A log home might look like a cartoon lunch for a hungry horde of termites that devour it in three seconds flat. However, our assumption that log homes, when compared with stick frame houses, are particularly susceptible to termites is largely misguided. While termites don't necessarily prefer either split logs or planks more, a log home makes visible the often hidden infestations. When you know early on there's a problem, it's much easier to treat. If, however, you don't know there's a problem early on, getting rid of severe termite infestation in a log home can be costlier and take a longer time largely because the termites can bore themselves deep into the wood logs.

If you live in an especially damp, humid climate, such as the southern United States, ensure that you choose high quality lumber. Your properly cured and seasoned logs should have a thick diameter and been treated to resist moisture. Timber could acquire fungi and termites before installation, so use a reputable company that harvests wood during the fall or winter. Pressure treated logs are further protected against infestations by insects like beetles and subterranean termites.

At the first sign of a termite infestation, which might be a dribble of sawdust trickling from a tiny hole, you can alert an expert on termite extermination. The termites won't have time to do major damage as they often wreak on studs enclosed by drywall. Since everything, such as joists, walls, etc., is totally accessible to the exterminator, treatment should be simple. You can easily check if the measures permanently got rid of the problem.

The accessibility of the wooden structure isn't the only thing that makes log houses less susceptible to major termite damage that could cost tens of thousands of dollars. If you're building your own log cabin, you're more likely to take extra measures that insulate your walls from the foundation, and the foundation from the ground. Termites often climb onto walls, rather than fly into them, so you can take a few steps that make the journey from the ground up as difficult as possible.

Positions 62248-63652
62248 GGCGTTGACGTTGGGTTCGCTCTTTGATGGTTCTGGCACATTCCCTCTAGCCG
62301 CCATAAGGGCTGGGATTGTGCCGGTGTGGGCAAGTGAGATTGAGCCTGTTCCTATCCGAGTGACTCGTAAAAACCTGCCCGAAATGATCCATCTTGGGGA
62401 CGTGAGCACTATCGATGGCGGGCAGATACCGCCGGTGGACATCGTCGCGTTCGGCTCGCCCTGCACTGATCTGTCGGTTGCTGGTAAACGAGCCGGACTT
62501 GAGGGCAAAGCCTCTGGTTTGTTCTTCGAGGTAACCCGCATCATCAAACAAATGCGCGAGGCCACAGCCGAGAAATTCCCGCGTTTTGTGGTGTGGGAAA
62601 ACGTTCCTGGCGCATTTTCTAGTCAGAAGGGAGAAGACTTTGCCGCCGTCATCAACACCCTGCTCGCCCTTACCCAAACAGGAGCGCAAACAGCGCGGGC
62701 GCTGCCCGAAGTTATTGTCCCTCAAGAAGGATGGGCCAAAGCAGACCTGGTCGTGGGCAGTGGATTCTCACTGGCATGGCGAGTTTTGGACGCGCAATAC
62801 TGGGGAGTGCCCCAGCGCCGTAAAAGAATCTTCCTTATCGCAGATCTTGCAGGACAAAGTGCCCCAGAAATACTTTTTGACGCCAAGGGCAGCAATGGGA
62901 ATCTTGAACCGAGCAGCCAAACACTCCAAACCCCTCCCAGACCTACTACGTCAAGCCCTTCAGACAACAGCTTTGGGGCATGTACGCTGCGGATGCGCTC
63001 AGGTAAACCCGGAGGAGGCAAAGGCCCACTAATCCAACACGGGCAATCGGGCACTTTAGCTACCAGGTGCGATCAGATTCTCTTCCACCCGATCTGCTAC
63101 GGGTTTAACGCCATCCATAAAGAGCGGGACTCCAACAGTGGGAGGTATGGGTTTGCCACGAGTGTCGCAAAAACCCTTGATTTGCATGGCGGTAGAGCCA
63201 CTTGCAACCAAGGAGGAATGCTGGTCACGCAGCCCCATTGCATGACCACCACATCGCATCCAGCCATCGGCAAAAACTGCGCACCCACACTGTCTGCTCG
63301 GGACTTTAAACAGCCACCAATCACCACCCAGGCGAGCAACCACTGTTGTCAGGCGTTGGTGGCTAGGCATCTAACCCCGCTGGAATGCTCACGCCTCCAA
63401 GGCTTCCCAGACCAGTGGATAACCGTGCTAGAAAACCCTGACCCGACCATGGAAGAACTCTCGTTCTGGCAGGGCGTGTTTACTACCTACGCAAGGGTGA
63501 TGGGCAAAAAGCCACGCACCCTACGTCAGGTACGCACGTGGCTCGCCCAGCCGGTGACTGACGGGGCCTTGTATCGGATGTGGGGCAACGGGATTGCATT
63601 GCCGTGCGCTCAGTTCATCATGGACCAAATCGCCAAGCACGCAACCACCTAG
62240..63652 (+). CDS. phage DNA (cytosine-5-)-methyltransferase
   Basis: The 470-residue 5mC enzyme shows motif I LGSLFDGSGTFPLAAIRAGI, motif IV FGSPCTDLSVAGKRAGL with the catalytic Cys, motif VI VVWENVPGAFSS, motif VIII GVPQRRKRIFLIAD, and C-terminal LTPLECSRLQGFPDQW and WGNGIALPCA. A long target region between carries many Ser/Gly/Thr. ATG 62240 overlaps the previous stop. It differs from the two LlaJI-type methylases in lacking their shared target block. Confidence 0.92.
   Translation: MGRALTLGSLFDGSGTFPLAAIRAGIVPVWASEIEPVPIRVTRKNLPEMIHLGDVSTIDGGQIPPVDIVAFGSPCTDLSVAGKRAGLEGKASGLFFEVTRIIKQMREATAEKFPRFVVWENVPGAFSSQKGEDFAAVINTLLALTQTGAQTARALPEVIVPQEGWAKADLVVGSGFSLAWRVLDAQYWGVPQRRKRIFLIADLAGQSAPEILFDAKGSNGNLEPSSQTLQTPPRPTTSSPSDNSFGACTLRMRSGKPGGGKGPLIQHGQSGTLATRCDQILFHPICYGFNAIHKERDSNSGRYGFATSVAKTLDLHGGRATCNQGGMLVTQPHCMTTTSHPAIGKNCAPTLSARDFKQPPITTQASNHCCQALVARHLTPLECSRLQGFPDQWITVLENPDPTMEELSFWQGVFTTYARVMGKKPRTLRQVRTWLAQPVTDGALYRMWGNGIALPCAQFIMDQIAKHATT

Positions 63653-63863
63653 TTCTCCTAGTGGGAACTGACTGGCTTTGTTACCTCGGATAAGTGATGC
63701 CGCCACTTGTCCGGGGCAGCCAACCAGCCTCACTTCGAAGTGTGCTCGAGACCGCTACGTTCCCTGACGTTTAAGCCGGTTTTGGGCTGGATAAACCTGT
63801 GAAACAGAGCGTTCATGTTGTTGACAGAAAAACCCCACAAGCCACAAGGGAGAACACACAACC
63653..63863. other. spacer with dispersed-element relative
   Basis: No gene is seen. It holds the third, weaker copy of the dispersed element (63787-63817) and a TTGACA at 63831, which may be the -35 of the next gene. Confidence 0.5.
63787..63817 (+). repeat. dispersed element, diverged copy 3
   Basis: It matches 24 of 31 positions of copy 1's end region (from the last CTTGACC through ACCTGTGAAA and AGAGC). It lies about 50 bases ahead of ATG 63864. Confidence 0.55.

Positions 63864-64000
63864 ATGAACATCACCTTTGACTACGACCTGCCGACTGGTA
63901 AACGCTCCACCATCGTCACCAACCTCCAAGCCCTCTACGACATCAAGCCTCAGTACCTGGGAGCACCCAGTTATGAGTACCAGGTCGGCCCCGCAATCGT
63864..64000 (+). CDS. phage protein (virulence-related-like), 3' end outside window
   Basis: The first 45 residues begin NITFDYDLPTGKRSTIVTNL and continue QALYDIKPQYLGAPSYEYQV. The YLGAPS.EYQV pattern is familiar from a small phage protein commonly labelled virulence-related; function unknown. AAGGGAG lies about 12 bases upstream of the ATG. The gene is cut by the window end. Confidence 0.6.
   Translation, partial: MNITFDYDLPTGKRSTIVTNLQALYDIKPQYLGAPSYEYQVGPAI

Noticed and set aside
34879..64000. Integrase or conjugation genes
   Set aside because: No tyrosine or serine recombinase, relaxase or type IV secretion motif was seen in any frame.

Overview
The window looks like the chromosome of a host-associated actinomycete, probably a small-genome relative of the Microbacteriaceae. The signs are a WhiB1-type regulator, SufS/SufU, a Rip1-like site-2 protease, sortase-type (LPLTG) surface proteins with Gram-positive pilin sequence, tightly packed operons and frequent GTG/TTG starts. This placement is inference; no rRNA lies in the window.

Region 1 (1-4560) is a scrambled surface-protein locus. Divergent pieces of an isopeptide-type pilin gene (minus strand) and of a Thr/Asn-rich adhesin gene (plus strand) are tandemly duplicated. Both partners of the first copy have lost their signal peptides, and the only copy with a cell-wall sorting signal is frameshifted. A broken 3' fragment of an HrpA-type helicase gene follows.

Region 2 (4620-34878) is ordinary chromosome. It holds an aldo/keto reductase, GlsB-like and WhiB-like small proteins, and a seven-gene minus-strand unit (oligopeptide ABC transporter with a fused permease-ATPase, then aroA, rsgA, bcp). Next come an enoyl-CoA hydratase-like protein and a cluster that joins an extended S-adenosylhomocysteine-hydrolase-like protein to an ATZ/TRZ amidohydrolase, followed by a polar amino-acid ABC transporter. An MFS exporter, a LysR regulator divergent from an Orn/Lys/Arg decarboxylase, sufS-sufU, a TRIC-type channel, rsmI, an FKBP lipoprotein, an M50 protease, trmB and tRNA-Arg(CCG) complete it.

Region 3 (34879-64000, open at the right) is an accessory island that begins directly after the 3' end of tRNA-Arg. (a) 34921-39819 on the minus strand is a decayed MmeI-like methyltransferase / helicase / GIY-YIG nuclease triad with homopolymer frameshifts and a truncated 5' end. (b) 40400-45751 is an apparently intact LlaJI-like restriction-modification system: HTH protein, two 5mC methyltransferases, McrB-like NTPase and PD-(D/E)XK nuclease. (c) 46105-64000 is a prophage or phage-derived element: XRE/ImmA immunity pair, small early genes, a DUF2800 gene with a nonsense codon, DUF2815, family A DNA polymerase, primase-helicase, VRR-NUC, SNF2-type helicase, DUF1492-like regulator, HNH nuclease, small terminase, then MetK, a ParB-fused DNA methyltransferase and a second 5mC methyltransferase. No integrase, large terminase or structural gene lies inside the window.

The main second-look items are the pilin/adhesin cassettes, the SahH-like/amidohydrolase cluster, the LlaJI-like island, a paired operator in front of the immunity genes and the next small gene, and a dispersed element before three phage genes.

Several barriers and sealers are designed to keep termites from migrating from soil, through the cement foundation, into the logs. For example, choosing some kinds of foundations over others can lower your chances of an infestation. Pier blocks are preferable to a poured foundation with barrier sand, which is in turn preferable to an ordinary cinder block foundation. If you can, avoid digging a basement. Developers have created a special metal cover, called a termite shield or termite barrier, that stops termites from climbing over the division between the lower foundation and the upper sill plate.

Additionally, carefully oversee construction to make sure that builders don't decide to ditch their scrap wood on your property by burying it and hoping you won't notice. Never store or dispose of any type of wood in the ground because this will certainly attract flocks of termites. From there, it's only a hop, skip, and a jump to your log house. For extra protection, treat the ground surrounding your home with an insecticide seasonally. As usual, prevention is the best cure.

HomeQuestionsAnswered is dedicated to providing accurate and trustworthy information. We carefully select reputable sources and employ a rigorous fact-checking process to maintain the highest standards. To learn more about our commitment to accuracy, read our editorial process.
Discussion Comments
HomeQuestionsAnswered, in your inbox

Our latest articles, guides, and more, delivered daily.

HomeQuestionsAnswered, in your inbox

Our latest articles, guides, and more, delivered daily.